Sea level change is also a fact. However, it has more to do with isostatic change, (England sinking as Scotland`s highlands rise) than it does the earth`s eustatic sea change.
Contrary to popular belief, under 0.04% of the air we breathe contains Carbon Dioxide….an increase of about 0.01% in the last 100 years. In contrast, 70 percent of the greenhouse effect is caused by water vapour….steam!
Rather than groups behaving anti and pro in a manner reminiscent of the way Religions operate….with strong and erroneous beliefs and the absence of real science, (despite what the IPPC say)…perhaps we should have an open and frank debate.
We can agree that man made climate change is only half the story.
It is typical human arrogance to believe that in so few years we could make such an impact.
We really aren`t that clever compared to mother nature.
Remember that in only the Middle Ages, West Wales extended some miles into the Irish Sea, and the view from the now Pembrokeshire cliffs was greenery and woodland.
Yes, we can expect that the bits of the East coast which are now being eroded will shortly (geologically speaking) be under the North Sea, but as we all will not live to see it, perhaps we could leave all the arguments to our descendants, who will no doubt have resolved power generation and air travel to a degree as unimaginable to us, as the people of 1899 would have viewed today if they could!
And if between now and our far future, an asteroid similar in size to that which destroyed the dinosaurs meets with the earth,,well, all bets are OFF!!

AA @ 63

[blockquote] I do agree that there are certain things we can agree are neccessary even if we disagree about AGW, but I think that acceptance of AGW does raise particular issues aside from the kind mentioned above. [/blockquote]

I am not sure I agree with that sentiment, though. Given the fact that AGW is practically an open and shut case and that the deniers are clearly driven by ideology, rather than any concern for the integrity of scientific principles, then we cannot trust their motives in any endeavour.

Show me a science denier and I will show you a greedy, selfish bastard, and someone I couldn’t trust with an empty goldfish bowl, far less the future of my potential grandchildren.

I accept that pragmatism means that we have to work with people we disagree with on ideological grounds, but if one party at the table cannot acknowledge science, then there is simply no hope for such an enterprise.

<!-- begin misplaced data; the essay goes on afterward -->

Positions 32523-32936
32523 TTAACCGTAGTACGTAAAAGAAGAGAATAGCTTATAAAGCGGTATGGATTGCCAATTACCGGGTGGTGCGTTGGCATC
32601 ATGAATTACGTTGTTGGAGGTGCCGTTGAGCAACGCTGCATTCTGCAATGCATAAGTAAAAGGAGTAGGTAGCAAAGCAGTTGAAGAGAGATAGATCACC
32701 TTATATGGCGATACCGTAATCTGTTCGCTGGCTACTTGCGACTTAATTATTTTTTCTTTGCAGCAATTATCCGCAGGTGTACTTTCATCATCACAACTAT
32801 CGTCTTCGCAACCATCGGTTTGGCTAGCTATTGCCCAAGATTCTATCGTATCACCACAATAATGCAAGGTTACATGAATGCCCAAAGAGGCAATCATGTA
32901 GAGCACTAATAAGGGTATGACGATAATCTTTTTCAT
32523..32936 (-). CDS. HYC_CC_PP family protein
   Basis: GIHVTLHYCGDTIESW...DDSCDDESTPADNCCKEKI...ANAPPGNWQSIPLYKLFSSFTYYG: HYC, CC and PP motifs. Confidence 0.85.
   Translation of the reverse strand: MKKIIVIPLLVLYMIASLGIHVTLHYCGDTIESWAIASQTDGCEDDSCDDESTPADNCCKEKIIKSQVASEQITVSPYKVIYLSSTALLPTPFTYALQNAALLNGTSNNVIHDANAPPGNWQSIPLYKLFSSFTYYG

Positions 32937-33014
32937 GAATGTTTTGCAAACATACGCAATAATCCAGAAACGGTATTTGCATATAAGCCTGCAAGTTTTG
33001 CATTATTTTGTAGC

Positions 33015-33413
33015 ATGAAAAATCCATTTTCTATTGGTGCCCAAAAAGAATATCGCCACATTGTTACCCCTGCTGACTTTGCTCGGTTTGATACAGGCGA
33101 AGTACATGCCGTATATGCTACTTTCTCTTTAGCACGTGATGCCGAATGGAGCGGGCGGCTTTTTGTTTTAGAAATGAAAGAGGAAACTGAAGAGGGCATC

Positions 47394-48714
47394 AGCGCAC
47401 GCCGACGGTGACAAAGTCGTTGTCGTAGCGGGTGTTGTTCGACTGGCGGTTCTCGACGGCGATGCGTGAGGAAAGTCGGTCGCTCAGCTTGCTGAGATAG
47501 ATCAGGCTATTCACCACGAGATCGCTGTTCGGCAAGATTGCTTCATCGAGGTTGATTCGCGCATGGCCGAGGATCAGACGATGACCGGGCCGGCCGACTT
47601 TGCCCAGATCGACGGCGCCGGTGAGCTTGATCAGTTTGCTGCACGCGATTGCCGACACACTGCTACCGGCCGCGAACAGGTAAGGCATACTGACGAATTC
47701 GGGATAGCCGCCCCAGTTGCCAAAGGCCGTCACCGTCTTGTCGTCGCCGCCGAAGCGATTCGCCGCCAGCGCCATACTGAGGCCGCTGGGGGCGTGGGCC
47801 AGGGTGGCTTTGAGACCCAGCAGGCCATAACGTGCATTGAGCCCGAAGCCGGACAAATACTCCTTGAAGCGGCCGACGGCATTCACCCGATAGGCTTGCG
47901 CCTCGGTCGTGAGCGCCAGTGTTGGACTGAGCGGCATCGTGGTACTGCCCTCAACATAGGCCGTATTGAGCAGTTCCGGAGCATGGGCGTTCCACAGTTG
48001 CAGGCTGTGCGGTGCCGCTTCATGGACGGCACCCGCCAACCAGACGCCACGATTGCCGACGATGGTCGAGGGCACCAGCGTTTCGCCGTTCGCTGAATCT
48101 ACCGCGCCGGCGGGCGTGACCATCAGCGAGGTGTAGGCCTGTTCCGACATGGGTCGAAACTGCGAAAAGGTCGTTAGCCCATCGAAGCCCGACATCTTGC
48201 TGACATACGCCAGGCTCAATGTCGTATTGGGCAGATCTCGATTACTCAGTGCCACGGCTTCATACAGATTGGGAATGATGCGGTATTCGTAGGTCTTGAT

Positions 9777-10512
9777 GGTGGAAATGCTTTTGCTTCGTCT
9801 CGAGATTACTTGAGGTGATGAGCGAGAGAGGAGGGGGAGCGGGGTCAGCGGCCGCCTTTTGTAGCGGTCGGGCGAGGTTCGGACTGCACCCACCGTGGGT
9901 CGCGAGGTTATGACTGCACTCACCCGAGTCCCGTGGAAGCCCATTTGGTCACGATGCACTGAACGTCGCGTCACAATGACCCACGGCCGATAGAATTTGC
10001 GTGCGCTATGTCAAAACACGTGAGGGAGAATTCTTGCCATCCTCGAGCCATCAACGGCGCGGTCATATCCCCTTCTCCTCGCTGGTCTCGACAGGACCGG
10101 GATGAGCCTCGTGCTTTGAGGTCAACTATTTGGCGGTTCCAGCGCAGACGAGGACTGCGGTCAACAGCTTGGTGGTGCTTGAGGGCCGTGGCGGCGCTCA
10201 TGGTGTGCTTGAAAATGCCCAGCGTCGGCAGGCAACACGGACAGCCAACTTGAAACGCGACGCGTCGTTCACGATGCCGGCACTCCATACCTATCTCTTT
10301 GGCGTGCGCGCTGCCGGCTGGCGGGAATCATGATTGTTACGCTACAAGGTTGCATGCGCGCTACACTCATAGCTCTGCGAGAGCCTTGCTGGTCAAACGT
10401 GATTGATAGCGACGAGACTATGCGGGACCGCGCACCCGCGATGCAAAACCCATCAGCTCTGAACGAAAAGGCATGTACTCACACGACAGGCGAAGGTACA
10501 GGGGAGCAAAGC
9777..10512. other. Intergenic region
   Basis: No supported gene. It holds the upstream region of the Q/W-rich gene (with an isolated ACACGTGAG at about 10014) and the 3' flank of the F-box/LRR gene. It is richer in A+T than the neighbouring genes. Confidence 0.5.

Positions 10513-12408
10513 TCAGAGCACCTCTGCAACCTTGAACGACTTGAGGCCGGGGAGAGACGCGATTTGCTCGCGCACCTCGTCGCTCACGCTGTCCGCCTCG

<i.I think that acceptance of AGW does raise particular issues aside from the kind mentioned above.

I gave you

1) invest in renewable energy
(a) energy security
(b) technological innovation and jobs
(c) we’ll have to do this sooner or later

2) Save the environment
(a) it’s not a finite resource
(b) it’s worth saving
(c) we create a better standard of living.

What more do you want?

Pagar @ 66

What more do you want?

How about an acceptance that there is a consensus among climate scientists of the existence of AGW and that the deniers are driven by selfishness to distort the facts to wilfully cause confusion?

Too much to ask?

@ 33

The old grammar school & ” bright working class children” myth trotted out again.

It wasn’t pressure from the working class that got rid of grammar schools, it was pressure from middle-class parents whose kids didn’t pass the lottery of the 11-plus. Only 25% of kids made grammar school and they were overwhelmingly class.

The rest, including many “bright working class children” were dumped into secondary moderns, I was one of them. And how many children lrom sec mods made university? Well in 1963 the schools that educated most kids in England and Wales sent a grand total of 1 (ONE) kid to university.

Dream on.

Johnhhh…

The Milankovitch cycle doesn’t explain where we are today.

Jim,

It very much sounds like you think the climate scientists are the goodies and the denialists are the badies.

There’s nothing like demonizing the opposition, eh? Especially when accusing them of doing the same.

And so it goes: Round and round and round and …………..

rumpypumpy,

Conversely it seems to me that you are guilty of not at least trying…

72. So Much For Subtlety

42. andrew adams – “Decade is (apparently) the hottest, but this is because (apparently) last decade started at a colder level and warmed up. This decade started at a warm level and stayed there.”